Apparently, having an atheist father-in-law was an issue for Mitt Romney.
Mitt Romney will still likely be the Republican who is selected to run against President Barack Obama, even with Newt Gingrich’s recent surge. Ron Paul and Rick Santorum remain long shots at best, and other candidates such as, Rick Perry and Michele Bachmann, have already thrown in the towel. While much emphasis has been placed on Romney’s taxes, another bit of news regarding his father-in-law is now making headlines. Mitt Romney and family posthumously ‘converted’ his father-in-law to Mormonism, disrespecting a life in which Edward Davies regarded all religions as “hogwash”.
As a common practice with the LDS Church, it should be no surprise that Mitt Romney has engaged in such practice. The Church is infamous for its posthumous baptisms. While Romney touts his father-in-law’s name as an example of the right way to practice immigration (Davies was a Welsh-born immigrant who became a successful engineer and inventor), Romney obviously lacked respect for the man’s beliefs.
The Romney family was aggressive in their efforts to convert the Davies family soon after Romney met his future wife Ann, succeeding in converting all of Edward Davies children, and even obtaining a death bed conversion from his wife, but Edward had remained strong in his views, maintaining his atheism until death. This was the way Edward Davies wanted to die. A mere 14 months later, in a special family meeting, the family decided to posthumously convert the man. Davies is even listed as being ‘sealed’ to his wife, a practice of the Mormon Church, in 1994. While many in this nation think that a person has a choice for these types of things, Mitt Romney and his family obviously didn’t care.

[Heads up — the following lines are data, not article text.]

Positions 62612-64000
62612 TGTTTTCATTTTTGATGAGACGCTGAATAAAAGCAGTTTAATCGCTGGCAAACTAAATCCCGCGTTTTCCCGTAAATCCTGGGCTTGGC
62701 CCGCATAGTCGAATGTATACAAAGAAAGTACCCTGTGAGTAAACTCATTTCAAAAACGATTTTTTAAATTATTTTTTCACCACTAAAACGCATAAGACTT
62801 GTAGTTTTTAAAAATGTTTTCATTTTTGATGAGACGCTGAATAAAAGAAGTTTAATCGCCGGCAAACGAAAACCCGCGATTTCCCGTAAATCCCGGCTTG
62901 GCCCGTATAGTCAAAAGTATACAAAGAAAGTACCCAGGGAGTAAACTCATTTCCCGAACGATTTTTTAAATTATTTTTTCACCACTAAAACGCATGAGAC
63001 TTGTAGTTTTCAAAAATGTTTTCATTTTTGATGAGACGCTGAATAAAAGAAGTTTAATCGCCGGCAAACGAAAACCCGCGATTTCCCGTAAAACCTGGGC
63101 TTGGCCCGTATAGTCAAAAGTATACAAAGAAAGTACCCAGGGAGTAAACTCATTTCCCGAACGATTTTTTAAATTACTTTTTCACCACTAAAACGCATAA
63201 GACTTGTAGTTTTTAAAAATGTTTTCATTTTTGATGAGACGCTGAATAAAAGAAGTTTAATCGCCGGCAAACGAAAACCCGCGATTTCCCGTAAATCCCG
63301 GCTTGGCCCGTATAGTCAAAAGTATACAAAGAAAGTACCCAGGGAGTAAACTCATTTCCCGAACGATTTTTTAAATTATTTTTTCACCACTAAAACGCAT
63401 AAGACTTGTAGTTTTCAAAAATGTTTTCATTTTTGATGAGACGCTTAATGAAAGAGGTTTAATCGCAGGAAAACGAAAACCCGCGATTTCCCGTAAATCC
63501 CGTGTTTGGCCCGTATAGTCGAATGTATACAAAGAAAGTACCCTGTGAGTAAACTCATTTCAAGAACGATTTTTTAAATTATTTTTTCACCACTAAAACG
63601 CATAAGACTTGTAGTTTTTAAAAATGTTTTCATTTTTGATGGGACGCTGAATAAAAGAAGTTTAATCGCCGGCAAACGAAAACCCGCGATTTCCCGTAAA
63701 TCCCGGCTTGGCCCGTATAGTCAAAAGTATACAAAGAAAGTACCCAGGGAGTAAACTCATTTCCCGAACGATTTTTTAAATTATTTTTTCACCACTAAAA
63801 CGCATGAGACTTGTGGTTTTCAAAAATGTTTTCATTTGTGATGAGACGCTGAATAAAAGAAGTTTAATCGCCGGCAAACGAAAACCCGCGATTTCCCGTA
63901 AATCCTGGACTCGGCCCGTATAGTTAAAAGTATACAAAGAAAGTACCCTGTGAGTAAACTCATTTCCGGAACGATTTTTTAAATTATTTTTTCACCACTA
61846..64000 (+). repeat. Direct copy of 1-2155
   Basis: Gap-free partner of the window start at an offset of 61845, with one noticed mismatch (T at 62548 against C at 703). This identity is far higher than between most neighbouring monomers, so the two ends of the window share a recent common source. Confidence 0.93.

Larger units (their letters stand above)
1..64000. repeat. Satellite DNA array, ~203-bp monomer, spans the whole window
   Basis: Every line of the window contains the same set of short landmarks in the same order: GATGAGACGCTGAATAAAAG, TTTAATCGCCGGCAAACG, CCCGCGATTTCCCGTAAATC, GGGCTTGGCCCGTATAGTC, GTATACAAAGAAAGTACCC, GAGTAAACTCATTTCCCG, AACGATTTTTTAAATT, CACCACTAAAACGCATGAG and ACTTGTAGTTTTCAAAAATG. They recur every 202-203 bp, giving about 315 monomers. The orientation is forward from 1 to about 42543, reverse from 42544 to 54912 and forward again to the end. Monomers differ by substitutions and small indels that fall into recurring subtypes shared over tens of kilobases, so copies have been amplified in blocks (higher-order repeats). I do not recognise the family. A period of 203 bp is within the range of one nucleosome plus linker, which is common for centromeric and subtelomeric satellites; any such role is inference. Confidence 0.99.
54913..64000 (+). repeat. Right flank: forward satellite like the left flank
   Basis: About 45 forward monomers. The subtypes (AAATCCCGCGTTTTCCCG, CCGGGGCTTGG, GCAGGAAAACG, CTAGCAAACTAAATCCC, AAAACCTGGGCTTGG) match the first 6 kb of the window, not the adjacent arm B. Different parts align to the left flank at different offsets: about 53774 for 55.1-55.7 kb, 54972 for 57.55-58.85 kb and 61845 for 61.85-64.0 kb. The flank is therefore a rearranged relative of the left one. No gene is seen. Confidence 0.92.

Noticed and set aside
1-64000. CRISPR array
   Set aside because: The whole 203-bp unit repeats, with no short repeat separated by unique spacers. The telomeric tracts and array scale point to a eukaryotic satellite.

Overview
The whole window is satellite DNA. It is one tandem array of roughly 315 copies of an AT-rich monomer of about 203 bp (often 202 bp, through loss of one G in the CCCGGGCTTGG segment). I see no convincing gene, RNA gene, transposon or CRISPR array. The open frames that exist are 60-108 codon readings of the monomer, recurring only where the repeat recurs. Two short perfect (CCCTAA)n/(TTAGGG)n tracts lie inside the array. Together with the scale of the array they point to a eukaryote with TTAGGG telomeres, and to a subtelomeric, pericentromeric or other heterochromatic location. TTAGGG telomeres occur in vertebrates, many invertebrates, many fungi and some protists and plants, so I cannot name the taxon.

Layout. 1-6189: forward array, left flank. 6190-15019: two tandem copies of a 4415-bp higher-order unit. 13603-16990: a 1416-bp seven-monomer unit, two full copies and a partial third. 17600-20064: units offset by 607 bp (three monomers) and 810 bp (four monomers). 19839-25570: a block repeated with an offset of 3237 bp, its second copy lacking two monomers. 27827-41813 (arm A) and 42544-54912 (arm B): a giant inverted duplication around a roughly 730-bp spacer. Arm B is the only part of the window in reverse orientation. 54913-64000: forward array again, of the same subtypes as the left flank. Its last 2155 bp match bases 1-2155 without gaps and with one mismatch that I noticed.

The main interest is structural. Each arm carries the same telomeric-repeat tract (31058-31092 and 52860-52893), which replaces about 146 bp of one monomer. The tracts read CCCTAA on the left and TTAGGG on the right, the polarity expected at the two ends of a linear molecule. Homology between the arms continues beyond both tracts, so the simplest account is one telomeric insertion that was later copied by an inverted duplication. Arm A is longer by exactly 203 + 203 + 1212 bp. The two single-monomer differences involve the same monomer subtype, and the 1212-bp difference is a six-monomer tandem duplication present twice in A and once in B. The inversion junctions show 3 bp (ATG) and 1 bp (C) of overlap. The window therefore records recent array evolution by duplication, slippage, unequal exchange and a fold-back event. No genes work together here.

To say this is a controversial practice within the Mormon Church is a generous statement. The Founding Fathers of the United States, Christopher Columbus, Pope John Paul II, and even Adolf Hitler have all been baptized. The Church of Latter Day Saints view it as a service to the deceased, and think that this posthumous conversion will aid them in the afterlife. That said, it also seems to be incredibly disrespectful to the real life beliefs people have had during their mortal window.
In the end, Edward Davies thought all of this was just, well, hogwash. Whatever they do in his name certainly has no binding attachment to him as a man. It’s a self-serving practice of the Mormon Church, and it will continue to garner negative attention for them. The better question is this; what does this say about Mitt Romney, our potential President. Well, this is iffy. He obviously has no problem brushing off the religious beliefs of others in favor of his own, but I doubt he’d go ahead and perform this posthumous ‘conversion’ for all of our dead relatives through an executive order. The real problem is the same problem many had before this news broke; who is this guy?
Few trust him on the Conservative side, and fewer trust him on the liberal side. He has a history of being a bit quiet and vague, as show by his unwillingness to release his tax information or explain his ever changing positions. Evangelical leaders don’t like his Mormon faith, and the working class wonders if a man who makes nearly $22 million dollars a year but claims he is unemployed can really relate to the real world problems Americans face. Converting a dead man to your religion isn’t very good for your image, and while some find it shameful, the sad thing is that Mitt has bigger problems.